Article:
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CEOCFO Magazine, PO Box 340
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Lynn Fosse, Senior Editor
Steve Alexander, Associate Editor
Bud Wayne, Editorial Executive
Christy Rivers -
Beth J. Hoffman, Founder
President & CEO
Origami Therapeutics, Inc.
Interview conducted by:
Lynn Fosse, Senior Editor
Published – July 7, 2020
CEOCFO: Ms. Hoffman, what is the idea behind Origami Therapeutics, Inc?
Ms. Hoffman: The idea behind Origami Therapeutics is a new approach, a novel approach to treating neurodegeneration in the face of a lot of previous efforts that have not been terribly successful. The whole idea comes from the name of the company. Origami is the art of folding paper and Origami Therapeutics is the science of folding proteins.
Most of the things that go on in your body are due to proteins and those come from your DNA. If they do not fold into the right structure, then they do not function properly. When they do not function properly, many times they cause disease. We are using small molecule drugs, basically oral pills to correct and repair broken proteins.
CEOCFO: Has this approach been tried in the past?
Ms. Hoffman: Actually, it has, with some degree of success, but not in the neurology field. The most exemplary case is Cystic Fibrosis. I had the honor and the pleasure of working at Vertex Pharmaceuticals in San Diego. I worked on small molecules that basically fix the mutated protein that causes Cystic Fibrosis. These marketed drugs have been absolutely transformational for Cystic Fibrosis patients.
CEOCFO: Why do you think this will work in neurodegeneration?
Ms. Hoffman: I think this will work basically because of what has been measured scientifically and what we see in the patients themselves. The problems associated with some neurodegenerative diseases are consistent with a protein folding defect therefore, it could be addressed by targeting protein misfolding. We are going after what could be called a precision medicine approach in neurology. By that I mean that we select patients for whom we know the causes of their disease, in this case it is an altered or mutated gene. Then we seek to understand how that mutation affects the protein, and how the protein folds up to take its shape so it can do its job.
It is basically that level of scientific understanding, combined with the fact that we know which patients to treat, when to treat them and what to measure in the clinical trials. These factors combined with the ability to bridge between the preclinical science and the clinic is actually what we believe is a formula for success.
CEOCFO: When you say “know when to treat them,” what are you looking at to make the decision?
Ms. Hoffman: That is a great question. In the Alzheimer’s field in particular, there has been quite a bit of discussion about when to treat and have you treated early enough. What happens in degenerative diseases, in general, and degenerative diseases in the brain, in particular, is that before you ever see symptoms appear, there is tissue damage. For example, the patient seems like they are having movement problems or they cannot remember or their personality seems to have changed; long before that happens, you have a lot of other biological processes going on, pathological processes, that cause the loss of cells in the brain. The ideal, to start with, is to select the patients that we know ought to be able to respond, so that is picking the right patient. The second is to treat the patient at a time when, at least in the clinic, you are going to be able to measure an effect, but not so late that you cannot have a positive effect on the patient’s quality of life. That is really knowing when to treat.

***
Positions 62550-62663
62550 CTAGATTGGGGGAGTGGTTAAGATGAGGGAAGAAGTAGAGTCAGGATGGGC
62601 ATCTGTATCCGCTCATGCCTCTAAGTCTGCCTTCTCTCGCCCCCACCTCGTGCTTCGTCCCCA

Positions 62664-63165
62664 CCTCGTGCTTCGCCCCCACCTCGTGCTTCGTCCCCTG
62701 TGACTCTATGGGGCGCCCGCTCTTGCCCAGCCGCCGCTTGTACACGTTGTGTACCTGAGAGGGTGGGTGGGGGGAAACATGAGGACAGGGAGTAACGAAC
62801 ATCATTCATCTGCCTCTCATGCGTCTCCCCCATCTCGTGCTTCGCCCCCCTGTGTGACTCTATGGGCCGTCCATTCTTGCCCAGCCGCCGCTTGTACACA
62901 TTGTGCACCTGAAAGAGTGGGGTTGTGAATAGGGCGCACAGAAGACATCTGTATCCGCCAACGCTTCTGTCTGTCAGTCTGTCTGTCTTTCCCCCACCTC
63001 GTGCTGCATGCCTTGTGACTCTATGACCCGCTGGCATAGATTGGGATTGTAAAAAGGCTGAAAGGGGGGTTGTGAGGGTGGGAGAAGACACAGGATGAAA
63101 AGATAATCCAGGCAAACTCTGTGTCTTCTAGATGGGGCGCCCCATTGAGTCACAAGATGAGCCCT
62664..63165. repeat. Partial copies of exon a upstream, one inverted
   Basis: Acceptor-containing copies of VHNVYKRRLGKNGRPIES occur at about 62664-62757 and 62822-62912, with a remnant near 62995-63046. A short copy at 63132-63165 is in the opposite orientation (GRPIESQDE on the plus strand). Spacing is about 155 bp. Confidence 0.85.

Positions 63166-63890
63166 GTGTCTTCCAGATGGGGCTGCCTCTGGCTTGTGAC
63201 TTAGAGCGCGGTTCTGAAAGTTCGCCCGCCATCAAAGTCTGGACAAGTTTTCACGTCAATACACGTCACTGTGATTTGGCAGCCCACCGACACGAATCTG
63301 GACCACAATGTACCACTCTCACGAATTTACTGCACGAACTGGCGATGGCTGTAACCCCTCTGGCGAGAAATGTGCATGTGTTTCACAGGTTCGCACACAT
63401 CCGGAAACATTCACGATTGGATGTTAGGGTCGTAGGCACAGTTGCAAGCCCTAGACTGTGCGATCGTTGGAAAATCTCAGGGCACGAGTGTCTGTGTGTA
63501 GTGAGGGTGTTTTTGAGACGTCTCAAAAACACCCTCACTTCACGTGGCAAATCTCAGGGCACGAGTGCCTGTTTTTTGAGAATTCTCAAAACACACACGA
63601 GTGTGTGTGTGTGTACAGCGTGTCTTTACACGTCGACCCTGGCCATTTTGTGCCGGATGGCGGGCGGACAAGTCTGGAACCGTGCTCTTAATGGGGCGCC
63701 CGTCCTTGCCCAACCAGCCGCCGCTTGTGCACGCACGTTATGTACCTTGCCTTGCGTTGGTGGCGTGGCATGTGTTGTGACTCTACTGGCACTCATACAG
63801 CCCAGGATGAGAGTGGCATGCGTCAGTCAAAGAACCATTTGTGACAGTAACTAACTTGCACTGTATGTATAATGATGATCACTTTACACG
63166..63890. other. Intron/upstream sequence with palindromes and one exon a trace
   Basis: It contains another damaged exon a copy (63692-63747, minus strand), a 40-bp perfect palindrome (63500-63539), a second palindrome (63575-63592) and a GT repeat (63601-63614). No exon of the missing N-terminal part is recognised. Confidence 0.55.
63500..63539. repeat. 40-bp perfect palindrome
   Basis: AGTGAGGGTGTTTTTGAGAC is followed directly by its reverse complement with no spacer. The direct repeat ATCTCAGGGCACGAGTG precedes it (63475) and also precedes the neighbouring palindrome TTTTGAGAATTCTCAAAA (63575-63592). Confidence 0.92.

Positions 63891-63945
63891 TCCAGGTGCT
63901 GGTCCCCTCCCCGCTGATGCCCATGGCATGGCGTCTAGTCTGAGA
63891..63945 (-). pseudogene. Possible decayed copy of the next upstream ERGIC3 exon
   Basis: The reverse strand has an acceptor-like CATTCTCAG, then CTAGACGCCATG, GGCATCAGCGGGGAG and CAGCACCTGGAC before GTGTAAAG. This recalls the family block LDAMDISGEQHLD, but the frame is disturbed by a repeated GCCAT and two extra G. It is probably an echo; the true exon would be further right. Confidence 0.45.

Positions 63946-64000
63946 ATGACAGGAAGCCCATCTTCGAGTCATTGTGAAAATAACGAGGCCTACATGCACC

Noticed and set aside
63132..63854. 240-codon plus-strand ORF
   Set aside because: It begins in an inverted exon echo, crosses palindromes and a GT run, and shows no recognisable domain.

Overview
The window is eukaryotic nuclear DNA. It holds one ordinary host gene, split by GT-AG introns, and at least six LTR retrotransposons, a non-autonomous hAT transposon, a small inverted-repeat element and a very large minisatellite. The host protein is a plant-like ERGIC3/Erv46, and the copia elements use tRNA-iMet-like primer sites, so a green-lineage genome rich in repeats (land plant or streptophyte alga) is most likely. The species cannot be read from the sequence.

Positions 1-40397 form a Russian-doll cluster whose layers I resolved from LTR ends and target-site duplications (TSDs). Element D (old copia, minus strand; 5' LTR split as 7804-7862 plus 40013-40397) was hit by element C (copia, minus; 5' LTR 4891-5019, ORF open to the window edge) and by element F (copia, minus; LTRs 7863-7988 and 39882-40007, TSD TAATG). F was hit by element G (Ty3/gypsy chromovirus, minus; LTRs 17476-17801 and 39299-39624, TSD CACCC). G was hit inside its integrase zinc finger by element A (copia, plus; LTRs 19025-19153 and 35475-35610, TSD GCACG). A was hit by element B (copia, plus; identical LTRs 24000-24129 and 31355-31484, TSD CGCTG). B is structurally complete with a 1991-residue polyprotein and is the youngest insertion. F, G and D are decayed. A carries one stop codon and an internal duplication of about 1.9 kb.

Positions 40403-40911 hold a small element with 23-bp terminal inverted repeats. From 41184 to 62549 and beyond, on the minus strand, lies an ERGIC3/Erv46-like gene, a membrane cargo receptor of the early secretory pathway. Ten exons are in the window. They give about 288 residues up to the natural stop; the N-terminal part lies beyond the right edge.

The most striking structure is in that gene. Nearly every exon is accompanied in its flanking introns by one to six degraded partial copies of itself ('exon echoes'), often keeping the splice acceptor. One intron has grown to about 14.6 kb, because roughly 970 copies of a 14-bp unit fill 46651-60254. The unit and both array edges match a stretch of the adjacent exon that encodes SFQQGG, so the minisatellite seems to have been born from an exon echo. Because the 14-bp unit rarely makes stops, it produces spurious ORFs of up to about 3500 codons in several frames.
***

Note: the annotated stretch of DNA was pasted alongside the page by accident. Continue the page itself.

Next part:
The other consideration about knowing when to treat is that, ultimately, once the drug would be on the market, we want to treat before symptoms ever appear. That becomes a preventative agent, a preventative therapy. Due in part to the genetics, a huge amount of work has been done by some very stellar scientists and physicians to understand the natural history of the disease. We are addressing Huntington’s disease because we have a rough idea of when symptoms will appear and therefore, roughly when we might need to start treatment in order to prevent disease.
CEOCFO: What do you look at in the body to know it is the right time?
Ms. Hoffman: Also a great question. There now are ways to image the brain so that we can see a bit of what is going on. In Huntington’s disease we also understand the nature of the mutation that exists in the gene that causes the disease, a gene called huntingtin. In mutated huntingtin there has been expansion of a repeat of DNA. The size of that expansion actually gives us a clue as to when the onset of disease is likely to be. So simply by looking at the gene we already have a clue about the natural history.
The other requirement to determine when to start treatment is having a battery of tests that measure the ability to think and motor skills as well as brain imaging to look to see a bit of what is going on in the brain. All of these tests can be done in a non-
CEOCFO: Once you decide it is the opportune time, how do you decide how to treat, how much, how long? Ms. Hoffman: In point of fact, that is the purpose of the clinical trial. We do as much work as we can before we get to the clinic, to have a rough idea. The initial, Phase I clinical trials are primarily to assess safety, but in the process of determining safety, we also look at effective dose. The important part here is that we have markers that we can measure that tell us whether our drug candidate is doing what it is meant to do. That is called the proof of mechanism. Then we test multiple doses and we treat for as long as we think it ought to take to see a clinical effect. We can also take interim measures between the first and last testing timepoints. This process is going to differ for each drug and is not special for an Origami drug in those terms, so we expect that the testing will be fairly routine. This is how it is typically done.